Cantaloupes Tied to Deadliest Listeria Outbreak in a Decade

A <"">Listeria outbreak linked to Jensen Farms cantaloupe now ranks as the deadliest food poisoning outbreak in a decade. According to the U.S. Centers for Disease Control (CDC), as many as 16 people may have died after eating the Listeria-tainted cantaloupe, and a total of 72 illnesses have been tied to the outbreak.

Earlier this month, the U.S. Food & Drug Administration (FDA) found Listeria monocytogenes in samples of Jensen Farms’ Rocky Ford-brand cantaloupe taken from a Denver, Colorado, area store and on samples taken from equipment and cantaloupe at the Jensen Farms’ packing facility. The FDA said that Listeria found in the samples matches one of the three different strains of Listeria monocytogenes associated with the multi-state outbreak.

On September 14, Jensen Farms recalled its Rocky Ford-brand cantaloupes in response to the multi-state outbreak of listeriosis. Jensen Farms shipped the recalled cantaloupes from July 29 through September 10 to Arkansas, Arizona, California, Colorado, Idaho, Illinois, Kansas, Minnesota, Missouri, Montana, Nebraska, New Jersey, New Mexico, New York, North Carolina, North Dakota, Ohio, Oklahoma, Pennsylvania, South Dakota, Tennessee, Texas, Utah, Virginia and Wyoming. Some of the cantaloupes may have been distributed to other states once they reached their destination. FDA officials are also concerned that the Rocky Ford melons may remain in consumers’ homes.

According to the CDC’s most recent update, 13 deaths have been linked to the tainted cantaloupe, and three other deaths are being investigated in connection with the Listeria outbreak. Deaths have been reported in eight states, including four in New Mexico, two in Colorado, and two in Texas and one each in Kansas, Maryland, Missouri, Nebraska and Oklahoma. The three deaths under investigation occurred in New Mexico, Kansas and Wyoming, the CDC said.

Cases of Listeria were reported in California, Colorado, Florida, Illinois, Indiana, Kansas, Maryland, Missouri, Montana, Nebraska, New Mexico, North Dakota, Oklahoma, Texas, Virginia, West Virginia, Wisconsin, and Wyoming. States with the highest number of illnesses include Colorado (15), Texas (14), New Mexico (10), and Oklahoma (8).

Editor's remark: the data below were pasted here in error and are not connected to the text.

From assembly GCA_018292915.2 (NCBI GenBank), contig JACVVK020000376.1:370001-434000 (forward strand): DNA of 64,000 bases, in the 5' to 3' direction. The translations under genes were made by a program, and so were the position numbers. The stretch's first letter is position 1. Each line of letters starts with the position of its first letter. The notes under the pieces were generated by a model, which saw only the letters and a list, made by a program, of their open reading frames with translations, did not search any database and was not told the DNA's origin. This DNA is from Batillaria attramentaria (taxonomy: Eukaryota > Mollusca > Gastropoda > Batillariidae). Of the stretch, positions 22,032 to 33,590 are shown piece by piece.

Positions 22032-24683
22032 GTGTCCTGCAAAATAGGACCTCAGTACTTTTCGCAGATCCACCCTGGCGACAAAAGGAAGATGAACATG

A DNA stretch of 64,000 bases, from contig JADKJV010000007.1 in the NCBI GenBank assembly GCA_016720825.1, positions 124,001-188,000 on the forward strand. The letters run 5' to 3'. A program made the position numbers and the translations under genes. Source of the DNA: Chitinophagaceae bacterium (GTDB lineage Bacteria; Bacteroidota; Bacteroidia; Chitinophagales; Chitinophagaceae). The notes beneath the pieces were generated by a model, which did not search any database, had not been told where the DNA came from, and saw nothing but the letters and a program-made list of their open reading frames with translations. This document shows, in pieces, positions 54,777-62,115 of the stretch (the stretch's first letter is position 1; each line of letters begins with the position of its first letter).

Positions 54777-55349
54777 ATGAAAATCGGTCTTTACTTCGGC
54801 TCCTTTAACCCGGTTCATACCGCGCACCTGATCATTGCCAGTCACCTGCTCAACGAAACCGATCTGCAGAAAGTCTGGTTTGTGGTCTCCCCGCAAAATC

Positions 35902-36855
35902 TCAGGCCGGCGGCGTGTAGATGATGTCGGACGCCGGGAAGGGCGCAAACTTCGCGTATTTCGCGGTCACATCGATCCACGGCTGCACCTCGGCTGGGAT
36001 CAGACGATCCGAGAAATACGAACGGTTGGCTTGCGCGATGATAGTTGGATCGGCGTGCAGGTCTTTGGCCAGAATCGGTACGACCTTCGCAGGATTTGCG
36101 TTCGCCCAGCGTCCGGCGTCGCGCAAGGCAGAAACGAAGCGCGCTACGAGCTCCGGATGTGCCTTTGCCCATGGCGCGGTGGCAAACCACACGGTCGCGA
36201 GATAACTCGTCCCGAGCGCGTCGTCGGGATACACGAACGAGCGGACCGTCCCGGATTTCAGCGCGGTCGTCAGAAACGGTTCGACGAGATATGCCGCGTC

According to a report from the Associated Press, 1998 was the last time a food poisoning outbreak in the U.S. took more lives. That year, 21 people died from Listeria traced to contaminated hot dogs and possibly deli meats made by Bil Mar Foods, a subsidiary of Sara Lee Corp. Prior to that, 52 people died in 1985 in an outbreak tied to Mexican-style soft cheese.

There is an excellent chance that the toll from this outbreak will go higher, the Associated Press said. According to a CDC official, it can take four weeks or more for a person to fall ill after eating food contaminated with Listeria.

The CDC is recommending that anyone at high risk for listeriosis, including older adults, persons with weakened immune systems, and pregnant women, avoid eating
Rocky Ford cantaloupes from Jensen Farms. Even if some of the cantaloupe has been eaten without becoming ill, dispose of the rest of the cantaloupe immediately. Listeria bacteria can grow in the cantaloupe at room and refrigerator temperatures. According to the FDA, consumers should not try to wash the harmful bacteria off the cantaloupe as contamination may be both on the inside and outside of the cantaloupe. Cutting, slicing and dicing may also transfer harmful bacteria from the fruit’s surface to the fruit’s flesh.

According to the CDC, symptoms of Listeria may include fever and muscle aches, often preceded by diarrhea or other gastrointestinal symptoms. In pregnant women, Listeria may present as only a mild, flu-like illness. However, infections during pregnancy can lead to miscarriage, stillbirth, premature delivery, or life-threatening infection of the newborn. In other Listeria victims, symptoms such as headache, stiff neck, confusion, loss of balance, and convulsions may also be present.

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